Italian Box Office Offers Mixed Message for Domestic Business

Though Italy’s box office for the first eight months of 2018 is down, Italian movies account for a quarter of grosses, up from 17% a year ago, a clear sign of local production vibrancy amid alarming theatrical erosion.

Outside the country, Italian cinema is steadily gaining more international traction after the four Oscar nominations (and one win) scored earlier this year by Luca Guadagnino’s “Call Me by Your Name,” followed by two Cannes competition prizewinners, Alice Rohrwacher’s “Happy as Lazzaro” and Matteo Garrone’s “Dogman,” and strong presences at the Venice and Toronto festivals.

The drop in Italian moviegoers amounts to a 7% drop so far this year. That follows a dramatic 12% box office plunge in 2017 and is forcing producers and distributors to come up with some innovative strategies.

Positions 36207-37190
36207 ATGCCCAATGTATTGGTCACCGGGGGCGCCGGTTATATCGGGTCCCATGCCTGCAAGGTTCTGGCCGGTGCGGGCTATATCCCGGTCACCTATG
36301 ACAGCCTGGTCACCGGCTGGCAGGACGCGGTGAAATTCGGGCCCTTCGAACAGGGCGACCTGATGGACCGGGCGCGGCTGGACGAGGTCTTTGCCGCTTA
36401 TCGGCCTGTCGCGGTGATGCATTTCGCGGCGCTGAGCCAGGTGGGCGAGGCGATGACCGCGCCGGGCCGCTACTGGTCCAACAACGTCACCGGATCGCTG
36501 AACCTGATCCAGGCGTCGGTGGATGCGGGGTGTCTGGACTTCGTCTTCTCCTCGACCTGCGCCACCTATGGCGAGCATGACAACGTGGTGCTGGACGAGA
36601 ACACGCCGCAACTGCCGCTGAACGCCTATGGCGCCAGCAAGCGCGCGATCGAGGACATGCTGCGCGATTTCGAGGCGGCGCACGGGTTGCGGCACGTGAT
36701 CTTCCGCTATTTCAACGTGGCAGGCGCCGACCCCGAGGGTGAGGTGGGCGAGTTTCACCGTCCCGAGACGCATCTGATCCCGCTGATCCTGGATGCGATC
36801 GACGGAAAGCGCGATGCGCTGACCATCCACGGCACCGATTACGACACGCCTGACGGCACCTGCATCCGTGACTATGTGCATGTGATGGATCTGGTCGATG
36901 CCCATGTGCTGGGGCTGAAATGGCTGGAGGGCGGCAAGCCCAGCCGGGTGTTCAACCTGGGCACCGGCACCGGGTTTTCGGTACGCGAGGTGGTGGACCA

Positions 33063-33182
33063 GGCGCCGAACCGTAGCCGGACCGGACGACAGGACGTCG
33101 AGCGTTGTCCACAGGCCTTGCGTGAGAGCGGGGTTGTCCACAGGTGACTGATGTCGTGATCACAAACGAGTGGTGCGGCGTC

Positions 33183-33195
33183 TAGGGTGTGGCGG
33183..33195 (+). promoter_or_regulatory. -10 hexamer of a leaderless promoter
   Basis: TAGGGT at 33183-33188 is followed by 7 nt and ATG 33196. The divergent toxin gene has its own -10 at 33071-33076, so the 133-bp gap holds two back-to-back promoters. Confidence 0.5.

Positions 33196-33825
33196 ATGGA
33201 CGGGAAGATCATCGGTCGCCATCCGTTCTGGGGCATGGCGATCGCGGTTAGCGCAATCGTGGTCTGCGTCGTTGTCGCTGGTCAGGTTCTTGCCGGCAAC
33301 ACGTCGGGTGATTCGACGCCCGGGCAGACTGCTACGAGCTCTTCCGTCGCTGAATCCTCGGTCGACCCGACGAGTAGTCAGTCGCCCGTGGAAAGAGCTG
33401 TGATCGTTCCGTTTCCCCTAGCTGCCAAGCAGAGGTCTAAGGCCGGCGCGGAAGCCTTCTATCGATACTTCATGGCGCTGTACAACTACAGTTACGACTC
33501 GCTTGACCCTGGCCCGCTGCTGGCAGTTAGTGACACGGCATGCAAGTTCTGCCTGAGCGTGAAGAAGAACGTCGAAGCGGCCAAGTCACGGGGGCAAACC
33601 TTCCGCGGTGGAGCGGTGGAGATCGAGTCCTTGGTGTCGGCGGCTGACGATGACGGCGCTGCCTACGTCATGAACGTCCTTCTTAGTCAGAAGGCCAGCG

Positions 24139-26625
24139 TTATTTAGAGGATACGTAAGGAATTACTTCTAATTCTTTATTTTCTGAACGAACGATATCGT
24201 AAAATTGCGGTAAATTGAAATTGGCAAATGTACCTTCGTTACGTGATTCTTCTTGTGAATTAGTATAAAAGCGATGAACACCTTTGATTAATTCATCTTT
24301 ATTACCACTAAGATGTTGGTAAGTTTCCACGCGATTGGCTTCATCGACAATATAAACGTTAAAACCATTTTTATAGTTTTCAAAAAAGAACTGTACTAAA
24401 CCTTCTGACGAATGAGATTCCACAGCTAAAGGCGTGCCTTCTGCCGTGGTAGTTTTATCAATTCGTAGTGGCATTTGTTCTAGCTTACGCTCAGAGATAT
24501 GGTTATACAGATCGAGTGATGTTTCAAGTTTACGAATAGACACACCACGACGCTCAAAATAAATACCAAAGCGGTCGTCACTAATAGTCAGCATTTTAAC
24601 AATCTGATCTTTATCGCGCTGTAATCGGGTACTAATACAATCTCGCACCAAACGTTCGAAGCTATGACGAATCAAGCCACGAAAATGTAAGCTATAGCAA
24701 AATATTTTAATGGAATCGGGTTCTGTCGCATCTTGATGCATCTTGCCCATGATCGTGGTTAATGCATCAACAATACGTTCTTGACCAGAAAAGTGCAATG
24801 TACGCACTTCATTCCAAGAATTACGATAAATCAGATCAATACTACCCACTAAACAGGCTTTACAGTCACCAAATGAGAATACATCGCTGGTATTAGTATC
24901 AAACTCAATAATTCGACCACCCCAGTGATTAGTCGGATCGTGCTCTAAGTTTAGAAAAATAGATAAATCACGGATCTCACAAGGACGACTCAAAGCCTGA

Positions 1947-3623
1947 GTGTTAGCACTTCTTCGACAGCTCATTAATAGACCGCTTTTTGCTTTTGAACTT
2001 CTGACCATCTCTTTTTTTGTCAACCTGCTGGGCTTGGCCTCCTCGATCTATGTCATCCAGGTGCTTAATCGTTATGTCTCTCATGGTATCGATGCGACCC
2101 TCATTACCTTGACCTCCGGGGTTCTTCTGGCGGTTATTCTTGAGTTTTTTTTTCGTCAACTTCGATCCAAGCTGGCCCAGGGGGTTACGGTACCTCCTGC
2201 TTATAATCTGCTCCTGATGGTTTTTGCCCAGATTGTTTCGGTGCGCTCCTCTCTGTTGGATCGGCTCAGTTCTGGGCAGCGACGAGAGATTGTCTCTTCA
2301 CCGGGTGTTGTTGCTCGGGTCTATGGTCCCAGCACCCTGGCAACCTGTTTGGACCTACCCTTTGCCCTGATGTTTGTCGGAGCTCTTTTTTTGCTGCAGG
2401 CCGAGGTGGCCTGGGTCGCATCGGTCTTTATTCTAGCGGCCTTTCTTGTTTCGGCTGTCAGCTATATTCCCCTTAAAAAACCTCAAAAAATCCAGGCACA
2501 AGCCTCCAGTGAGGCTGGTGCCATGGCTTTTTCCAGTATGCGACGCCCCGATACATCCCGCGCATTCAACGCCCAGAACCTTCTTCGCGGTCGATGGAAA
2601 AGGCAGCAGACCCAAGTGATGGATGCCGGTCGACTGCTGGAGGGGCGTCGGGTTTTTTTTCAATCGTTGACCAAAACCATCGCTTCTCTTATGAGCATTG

Case in point is Oscar-winner Paolo Sorrentino’s Silvio Berlusconi-themed “Loro,” which was edited into a longer version divided into two installments, “Loro 1” and “Loro 2,” for the Italian market. Universal released each film within about two weeks of each other pulling a combined roughly $8 million, in line with Sorrentino’s customary take for a single feature film. Universal and Sorrentino’s producer Nicola Giuliano say they are satisfied with their experiment borne in part from Sorrentino’s desire to make a longer, more than three-hour, director’s cut of the pic besides the two-hour and 25 minutes international version that will world premiere in Toronto.


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